Objective: The objective of this study was to generate national estimates of the effect of injury severity on the occurrence rate and associated resource utilization-related outcomes of venous thromboembolism (VTE) between pediatric and adolescent trauma inpatients in the United States.
Data source: 2003 Healthcare Cost and Utilization Project Kids' Inpatient Database, the largest all-payer pediatric (age < or =20 yrs) inpatient care database in the United States.
Measurements and main results: VTE was identified in 2.7 per 1000 pediatric trauma discharges. Although injury severity is strongly associated with an increased risk of VTE, the occurrence rate is low even among critically injured patients (<2%). However, VTE has a significant and an independent impact on the length of stay and hospitalization costs in the critical care setting.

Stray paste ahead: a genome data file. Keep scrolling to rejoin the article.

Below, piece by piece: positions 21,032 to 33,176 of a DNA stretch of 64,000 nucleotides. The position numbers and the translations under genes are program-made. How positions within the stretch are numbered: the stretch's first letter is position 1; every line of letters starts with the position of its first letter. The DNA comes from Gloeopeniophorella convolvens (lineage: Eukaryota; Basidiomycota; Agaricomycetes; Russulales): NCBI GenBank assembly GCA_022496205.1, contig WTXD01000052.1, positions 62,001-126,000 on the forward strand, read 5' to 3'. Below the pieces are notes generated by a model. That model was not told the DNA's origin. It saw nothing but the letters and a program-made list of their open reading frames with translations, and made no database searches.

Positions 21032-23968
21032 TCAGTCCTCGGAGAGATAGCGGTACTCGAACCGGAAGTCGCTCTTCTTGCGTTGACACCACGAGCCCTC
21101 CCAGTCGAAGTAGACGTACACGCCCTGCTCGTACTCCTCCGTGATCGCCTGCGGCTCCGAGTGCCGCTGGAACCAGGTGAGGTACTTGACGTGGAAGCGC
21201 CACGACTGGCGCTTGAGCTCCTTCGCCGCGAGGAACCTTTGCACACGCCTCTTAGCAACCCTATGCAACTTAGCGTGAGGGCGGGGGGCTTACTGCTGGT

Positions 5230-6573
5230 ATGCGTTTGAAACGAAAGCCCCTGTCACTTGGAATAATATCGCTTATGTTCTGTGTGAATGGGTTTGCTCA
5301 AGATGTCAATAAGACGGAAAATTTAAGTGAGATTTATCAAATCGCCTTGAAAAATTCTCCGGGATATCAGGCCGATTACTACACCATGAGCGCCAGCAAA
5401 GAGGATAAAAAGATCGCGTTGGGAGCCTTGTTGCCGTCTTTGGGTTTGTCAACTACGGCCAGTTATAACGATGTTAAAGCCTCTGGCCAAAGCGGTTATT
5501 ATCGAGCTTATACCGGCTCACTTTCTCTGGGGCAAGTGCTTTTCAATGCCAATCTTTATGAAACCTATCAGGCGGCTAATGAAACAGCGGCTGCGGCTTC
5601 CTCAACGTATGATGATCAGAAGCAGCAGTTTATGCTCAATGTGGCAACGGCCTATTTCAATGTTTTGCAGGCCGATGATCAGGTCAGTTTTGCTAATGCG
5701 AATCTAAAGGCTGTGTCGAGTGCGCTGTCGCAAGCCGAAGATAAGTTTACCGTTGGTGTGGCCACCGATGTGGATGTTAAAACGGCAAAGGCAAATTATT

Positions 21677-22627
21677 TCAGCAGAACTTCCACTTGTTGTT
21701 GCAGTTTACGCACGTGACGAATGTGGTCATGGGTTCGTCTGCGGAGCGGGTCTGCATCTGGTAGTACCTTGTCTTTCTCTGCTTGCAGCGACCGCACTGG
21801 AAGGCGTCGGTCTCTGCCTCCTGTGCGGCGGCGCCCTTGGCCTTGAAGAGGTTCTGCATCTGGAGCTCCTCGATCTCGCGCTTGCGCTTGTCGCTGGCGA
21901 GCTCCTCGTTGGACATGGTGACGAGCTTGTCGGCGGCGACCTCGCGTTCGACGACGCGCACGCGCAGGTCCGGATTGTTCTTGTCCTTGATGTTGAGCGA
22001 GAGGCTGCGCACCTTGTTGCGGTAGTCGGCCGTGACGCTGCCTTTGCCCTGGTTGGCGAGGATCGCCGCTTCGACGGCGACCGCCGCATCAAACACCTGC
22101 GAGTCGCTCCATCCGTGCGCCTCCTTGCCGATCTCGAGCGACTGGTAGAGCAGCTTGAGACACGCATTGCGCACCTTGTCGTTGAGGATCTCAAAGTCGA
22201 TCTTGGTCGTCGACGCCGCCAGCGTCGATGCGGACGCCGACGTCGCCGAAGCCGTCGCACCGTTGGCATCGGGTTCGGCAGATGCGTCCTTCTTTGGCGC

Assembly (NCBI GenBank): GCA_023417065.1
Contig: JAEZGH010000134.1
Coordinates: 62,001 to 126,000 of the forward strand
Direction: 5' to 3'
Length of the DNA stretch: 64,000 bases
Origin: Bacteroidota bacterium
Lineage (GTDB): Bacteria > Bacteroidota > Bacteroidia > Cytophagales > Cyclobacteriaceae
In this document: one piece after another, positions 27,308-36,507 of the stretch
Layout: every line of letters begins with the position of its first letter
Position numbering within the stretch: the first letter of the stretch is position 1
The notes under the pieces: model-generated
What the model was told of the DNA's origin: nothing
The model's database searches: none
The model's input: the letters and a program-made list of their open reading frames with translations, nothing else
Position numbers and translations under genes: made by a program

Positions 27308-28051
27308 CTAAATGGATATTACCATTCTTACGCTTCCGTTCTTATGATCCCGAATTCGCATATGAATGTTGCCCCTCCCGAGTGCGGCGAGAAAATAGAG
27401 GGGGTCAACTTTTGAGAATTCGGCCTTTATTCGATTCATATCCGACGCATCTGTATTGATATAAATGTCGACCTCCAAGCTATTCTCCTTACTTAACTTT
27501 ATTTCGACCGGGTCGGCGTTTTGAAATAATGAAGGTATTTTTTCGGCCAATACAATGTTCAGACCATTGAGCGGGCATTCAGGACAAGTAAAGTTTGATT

Conclusions: VTE increases both the length of stay and hospitalization costs independent of injury severity, demonstrating the need to consider thromboprophylaxis in the critically injured population. However, the low overall occurrence rate of VTE in young trauma patients, even in the intensive care unit, highlights the need for additional studies of risk factors and the potential risks of prophylactic anticoagulation, so that thromboprophylaxis can be more directly targeted to the children at highest risk.